Malicious software like ransomware often use tactics, techniques, and procedures such as copying malicious files to the local machine to propagate themselves across the network. A few years ago, the Cybersecurity and Infrastructure Security Agency, the Federal Bureau of Investigation, and the Department of Health and Human Services issued a joint cybersecurity advisory to ward off potential harm from threat actors for at-risk entities. The focus was on attacks from malicious cyber actors utilizing TrickBot and BazarLoader malware, often leading to ransomware attacks, data theft, and the disruption of healthcare services. Despite the warning, these threats continue to haunt our networks with increasing sophistication.
Cybercriminals disseminate malicious software via phishing campaigns that contain either links to malicious websites that host the malware or attachments with the malware. These malicious files are usually labeled using legitimate sounding programs or document names to lure victims into opening them. After successful installation, the malware performs activities such as credential harvesting, mail exfiltration, cryptomining, point-of-sale data exfiltration, and the deployment of ransomware.
One key indicator of compromise by certain malware families is that after a successful execution of the malware, it copies itself as an executable file with a randomly generated filename and places this file in one of the directories, such as hwbpoidtowerp.exe. These techniques are categorized as Masquerading by the MITRE ATT&CK Framework and are seen in several malware campaigns such as Worm:W32/Downadup.AL. Hence, it becomes important to distinguish process names that have been organically created by a user from those automatically generated in a random fashion by a malware.
Detection of Compromise
Malware that propagates across a network may use randomly generated file names instead of masquerading as legitimate native binaries. One way to detect their presence is to separate randomly named processes from those that we expect to see commonly. To achieve this, we set out to build a classifier that can distinguish between randomly generated process names from those created by a user.
Harnessing the Power of RNNs
We developed a machine learning based analytic that uses a Recurrent Neural Network (RNN) to distinguish between malicious and benign process names. We use a character level RNN to classify malicious vs. benign process names. A RNN is a class of neural networks that is particularly well suited to predicting sequences. Compared to Recurrent Neural Networks, Regular Neural Networks and Convolutional Neural Networks are rigid in the way they work. They only allow a fixed-sized vector as input and output. Additionally, the number of layers in the network is also fixed before training. RNNs are a lot more flexible in this regard and allow us to operate over sequences of vectors.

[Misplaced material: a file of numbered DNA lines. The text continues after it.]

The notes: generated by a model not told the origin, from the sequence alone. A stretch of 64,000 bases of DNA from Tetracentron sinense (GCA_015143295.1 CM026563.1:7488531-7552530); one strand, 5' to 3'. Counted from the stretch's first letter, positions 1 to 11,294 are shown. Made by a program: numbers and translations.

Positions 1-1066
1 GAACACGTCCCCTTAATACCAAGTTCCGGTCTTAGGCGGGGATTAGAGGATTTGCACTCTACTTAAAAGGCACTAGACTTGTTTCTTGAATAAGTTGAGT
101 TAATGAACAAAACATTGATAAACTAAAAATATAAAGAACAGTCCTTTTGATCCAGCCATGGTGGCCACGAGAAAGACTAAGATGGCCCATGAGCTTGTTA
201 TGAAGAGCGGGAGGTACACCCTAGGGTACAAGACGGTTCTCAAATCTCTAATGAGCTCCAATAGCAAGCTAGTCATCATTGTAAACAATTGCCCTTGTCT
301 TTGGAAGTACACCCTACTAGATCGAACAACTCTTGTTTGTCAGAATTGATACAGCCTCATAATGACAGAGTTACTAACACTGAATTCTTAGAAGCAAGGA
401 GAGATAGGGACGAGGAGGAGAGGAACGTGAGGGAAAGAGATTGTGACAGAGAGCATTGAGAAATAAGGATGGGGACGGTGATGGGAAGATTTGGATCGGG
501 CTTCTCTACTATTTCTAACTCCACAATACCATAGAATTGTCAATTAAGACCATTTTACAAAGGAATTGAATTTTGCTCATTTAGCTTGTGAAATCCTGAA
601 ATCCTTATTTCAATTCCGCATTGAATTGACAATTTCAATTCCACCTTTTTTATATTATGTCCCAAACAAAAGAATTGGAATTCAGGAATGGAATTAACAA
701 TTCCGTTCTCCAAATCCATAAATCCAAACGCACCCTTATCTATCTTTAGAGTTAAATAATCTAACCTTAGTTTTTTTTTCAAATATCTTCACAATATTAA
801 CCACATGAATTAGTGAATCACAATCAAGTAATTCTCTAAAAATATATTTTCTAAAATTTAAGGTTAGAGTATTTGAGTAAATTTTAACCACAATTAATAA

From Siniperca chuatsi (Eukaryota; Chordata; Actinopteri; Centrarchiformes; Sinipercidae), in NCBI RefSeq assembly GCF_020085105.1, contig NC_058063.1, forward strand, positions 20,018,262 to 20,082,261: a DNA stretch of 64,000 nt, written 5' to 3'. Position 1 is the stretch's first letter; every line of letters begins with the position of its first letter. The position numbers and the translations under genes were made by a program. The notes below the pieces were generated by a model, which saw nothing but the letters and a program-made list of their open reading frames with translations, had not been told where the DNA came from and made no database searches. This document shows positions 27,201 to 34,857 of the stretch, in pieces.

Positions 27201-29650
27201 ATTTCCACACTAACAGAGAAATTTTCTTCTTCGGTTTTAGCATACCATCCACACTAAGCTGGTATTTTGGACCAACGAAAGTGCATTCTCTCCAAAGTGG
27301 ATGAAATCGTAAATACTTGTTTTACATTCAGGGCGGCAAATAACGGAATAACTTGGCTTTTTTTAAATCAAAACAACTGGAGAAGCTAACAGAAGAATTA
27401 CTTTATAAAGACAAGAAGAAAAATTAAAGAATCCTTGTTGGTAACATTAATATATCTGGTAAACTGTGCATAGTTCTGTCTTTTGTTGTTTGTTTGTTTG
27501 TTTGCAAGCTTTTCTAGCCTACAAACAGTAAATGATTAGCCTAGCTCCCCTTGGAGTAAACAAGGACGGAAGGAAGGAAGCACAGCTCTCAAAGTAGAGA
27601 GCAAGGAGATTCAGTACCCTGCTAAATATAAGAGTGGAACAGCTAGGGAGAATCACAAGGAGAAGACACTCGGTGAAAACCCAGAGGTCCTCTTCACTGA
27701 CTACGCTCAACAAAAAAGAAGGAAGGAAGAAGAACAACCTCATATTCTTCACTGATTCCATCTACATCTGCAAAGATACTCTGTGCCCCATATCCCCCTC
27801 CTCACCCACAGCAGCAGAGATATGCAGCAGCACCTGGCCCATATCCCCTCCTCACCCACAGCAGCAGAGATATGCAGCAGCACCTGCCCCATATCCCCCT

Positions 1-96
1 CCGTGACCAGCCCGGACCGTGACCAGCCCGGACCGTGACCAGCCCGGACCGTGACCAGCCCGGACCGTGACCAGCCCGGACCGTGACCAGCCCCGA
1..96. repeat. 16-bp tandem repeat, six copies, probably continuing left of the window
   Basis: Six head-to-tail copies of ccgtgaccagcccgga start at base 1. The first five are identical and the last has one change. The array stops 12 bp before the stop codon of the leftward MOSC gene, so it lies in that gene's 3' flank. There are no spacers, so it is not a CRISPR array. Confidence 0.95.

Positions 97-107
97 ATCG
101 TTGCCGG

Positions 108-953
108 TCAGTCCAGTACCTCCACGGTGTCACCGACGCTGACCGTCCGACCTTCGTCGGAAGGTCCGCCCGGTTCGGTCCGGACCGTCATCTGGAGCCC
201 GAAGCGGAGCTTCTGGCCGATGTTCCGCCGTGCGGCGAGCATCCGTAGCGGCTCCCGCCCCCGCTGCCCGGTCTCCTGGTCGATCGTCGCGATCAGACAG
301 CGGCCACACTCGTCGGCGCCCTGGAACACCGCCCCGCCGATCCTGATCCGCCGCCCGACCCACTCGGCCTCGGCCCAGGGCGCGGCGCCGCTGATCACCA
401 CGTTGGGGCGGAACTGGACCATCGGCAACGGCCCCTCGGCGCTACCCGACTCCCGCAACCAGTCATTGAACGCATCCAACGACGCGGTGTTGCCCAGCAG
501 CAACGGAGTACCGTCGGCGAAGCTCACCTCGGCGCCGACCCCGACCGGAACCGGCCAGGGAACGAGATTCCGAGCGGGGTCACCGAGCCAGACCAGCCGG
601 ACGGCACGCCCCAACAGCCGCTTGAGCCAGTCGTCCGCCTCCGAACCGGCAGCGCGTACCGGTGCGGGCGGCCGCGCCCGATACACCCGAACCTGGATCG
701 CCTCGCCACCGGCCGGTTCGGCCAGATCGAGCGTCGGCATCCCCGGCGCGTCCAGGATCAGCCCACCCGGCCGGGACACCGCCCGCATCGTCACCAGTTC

We train a model to predict the class of a given process name based on the characters seen. The core of the idea is that the character distribution of random sequences is very different from that of sequences which follow certain rules such as English language words, where all characters are not equally likely. Additionally, given a sequence of characters, only certain characters are likely to follow them. Hence, a model can be trained to distinguish between the two. We describe our approach in further detail in sections below.
Model Design and Architecture
We use internal datasets for our modeling exercise. We will now describe the series of steps that go into the model design and architecture starting with preprocessing the data.
The model expects a process name created using English language characters, we focus on lowercase letters only as we saw in experiments that the case does not make a significant difference. We only consider the English alphabet at this time as it is a more challenging problem which covers most common scenarios. The model design allows it to be extended to alpha-numeric characters in the future. A character sequence representing a process name is first converted from Unicode to ASCII to ensure we only see characters from a-z, thus removing character accents. Then the process name is converted into a Tensor by representing each character as a one-hot vector. In brief, a one-hot feature vector contains a 1 only where the feature is present and 0s everywhere else. Each character of the process name is encoded to indicate its presence in the alphabet feature vector. The figure below presents an example of a one-hot feature vector. We finally end up with a Tensor of size processname_length x batch_size x num_letters. The batch size is used to partition data during training.
Splunk, One-hot Feature Vector, 2023
Recurrent Neural Network Architecture
The RNN we use for this problem consists of two linear layers, which take the current character and a hidden layer as input. The linear layers learn a transformation of input and hidden layer combination to make an accurate prediction. The output obtained from the input-to-output linear layer is passed through a log softmax layer to output a prediction for a given letter of the process name. The input-to-hidden linear layer takes the same input and hidden layer combination to learn the transformation to the hidden layer, which encodes sequence information of all the characters seen so far. The parameters of the linear layers are tuned via backpropagation as the RNN observes more samples. As a result, a trained RNN learns parameters which minimizes the prediction error. State information encoded by the hidden layer is critical in a correct final prediction as a character alone doesn’t provide sufficient information for a correct prediction. Hence, learning the correct hidden layer parameters has a significant effect on the final result. The architecture is shown in the figure below.